Home Social Media Use Cases: Arcade Fire

Social Media Use Cases: Arcade Fire

Tomorrow the band Arcade Fire releases their new album, The Suburbs. It’s interesting to look at how a popular band of today utilizes the Web to release and promote a new album.

Is the band using Facebook more than MySpace now? Do they use Twitter and, if so, how? What music web sites are they using to promote the new record? What other online services, for example video communities, do they use? Let’s check it out.

First things first. Even in the age of free online streaming music, musicians want to sell their music and people want to know where to buy it. Arcade Fire’s own web site focuses primarily on selling the new album. There are prominent links to buy the album in a variety of formats – digital, CD and good old old-school vinyl (what, no cassette?!). You can purchase a “premium digital” copy of the new album for $7.99 – in high quality 320 kbps MP3, FLAC or Apple Lossless. The band is using a service called Topspin for this. This slightly undercuts iTunes ($9.99), but you could also get it for $3.99 on Amazon MP3 (at least for the release day).

Facebook, MySpace, Twitter

Both Twitter and Facebook are linked to on Arcade Fire’s web site – but strangely, no MySpace link. The Facebook Page feels like it is maintained by the band’s record company or marketing team – it’s all promotional information and there’s little sign of social networking by the band members. But it is packed with information about events and the new album, so fans won’t be complaining. Interestingly though, there is no actual music on the band’s Facebook Page. That probably says more about Facebook’s clunkiness when it comes to media.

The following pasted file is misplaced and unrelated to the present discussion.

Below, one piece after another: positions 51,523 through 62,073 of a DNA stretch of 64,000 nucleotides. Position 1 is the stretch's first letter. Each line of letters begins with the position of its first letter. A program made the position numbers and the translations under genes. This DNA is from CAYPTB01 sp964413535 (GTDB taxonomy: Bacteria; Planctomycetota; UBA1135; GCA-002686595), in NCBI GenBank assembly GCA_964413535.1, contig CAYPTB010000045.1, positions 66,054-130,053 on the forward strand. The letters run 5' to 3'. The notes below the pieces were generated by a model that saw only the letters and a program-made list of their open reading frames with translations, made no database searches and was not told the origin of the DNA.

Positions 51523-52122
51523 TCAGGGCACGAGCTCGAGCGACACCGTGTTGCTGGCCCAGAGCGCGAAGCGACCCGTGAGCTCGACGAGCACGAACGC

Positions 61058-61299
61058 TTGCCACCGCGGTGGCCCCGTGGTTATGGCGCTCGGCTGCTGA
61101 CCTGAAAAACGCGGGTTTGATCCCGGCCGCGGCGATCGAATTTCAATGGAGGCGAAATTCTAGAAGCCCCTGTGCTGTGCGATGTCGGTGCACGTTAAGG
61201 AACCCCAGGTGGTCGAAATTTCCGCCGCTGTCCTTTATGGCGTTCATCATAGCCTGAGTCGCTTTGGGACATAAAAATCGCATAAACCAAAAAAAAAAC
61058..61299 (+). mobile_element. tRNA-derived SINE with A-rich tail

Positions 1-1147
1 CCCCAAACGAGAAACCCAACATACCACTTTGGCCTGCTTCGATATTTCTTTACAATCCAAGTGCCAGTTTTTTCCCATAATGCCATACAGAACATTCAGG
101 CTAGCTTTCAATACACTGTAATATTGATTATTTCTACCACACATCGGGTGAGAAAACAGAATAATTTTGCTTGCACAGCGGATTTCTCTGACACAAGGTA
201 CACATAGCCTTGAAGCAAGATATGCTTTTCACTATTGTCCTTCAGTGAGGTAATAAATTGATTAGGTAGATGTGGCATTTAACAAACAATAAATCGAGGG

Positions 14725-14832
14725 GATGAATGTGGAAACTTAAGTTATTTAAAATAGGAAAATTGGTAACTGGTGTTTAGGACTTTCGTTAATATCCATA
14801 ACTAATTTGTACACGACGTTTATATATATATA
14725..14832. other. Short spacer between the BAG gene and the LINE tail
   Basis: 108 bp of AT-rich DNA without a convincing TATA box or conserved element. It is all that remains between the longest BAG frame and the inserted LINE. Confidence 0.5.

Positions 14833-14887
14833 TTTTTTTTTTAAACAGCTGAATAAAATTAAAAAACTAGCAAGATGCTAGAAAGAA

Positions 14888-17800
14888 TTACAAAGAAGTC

Even though they don’t link to it from their web site, Arcade Fire’s MySpace page has a couple of songs from the new album available for streaming. Its MySpace blog was last updated one month ago. Overall, it seems that Arcade Fire is still paying cursory attention to MySpace – but little more. At least MySpace has the band’s music available on-site though, which is more than can be said of Facebook.

The band’s official Twitter account is used entirely for promotion of the new album and their concerts. There’s also a fans Twitter account, which is much more lively. That’s linked to on the band’s web site too.

The band recently launched a YouTube channel. It will be used to live stream a concert on August 5, from Madison Square Garden – an excellent idea!

Album Promotion

A common way for musicians to promote their new albums these days is to live stream the entire album on a specialist music web site. I’m listening to a “first listen” as I write this, on NPR’s web site. In other words, I can hear the whole album for free via streaming. If I like it, I can buy it tomorrow from the band’s web site or elsewhere. It’s the old ‘try before you buy’ tactic, but as a music fan myself I love this concept. It’s also great for media sites like NPR too, as they get a lot of publicity themselves.

Other musicians have used MySpace for exclusive first listens before, but NPR is a popular choice for so-called alternative bands.

Given that Arcade Fire comes from the indie scene, it’s good to see that it hasn’t forgotten the independent web sites and record stores. The band’s label, Merge Records, reports of “midnight sales, listening parties & special giveaways” happening in a number of independent record stores.

Overall, the online promotion of Arcade Fire’s new album is comprehensive. Both Facebook and Twitter are well used for promotional purposes, although the band members don’t appear to be active on these social media sites. And the band is pushing into new social media services – it has a new YouTube channel and Vimeo too.

Oh, and the new album rocks!

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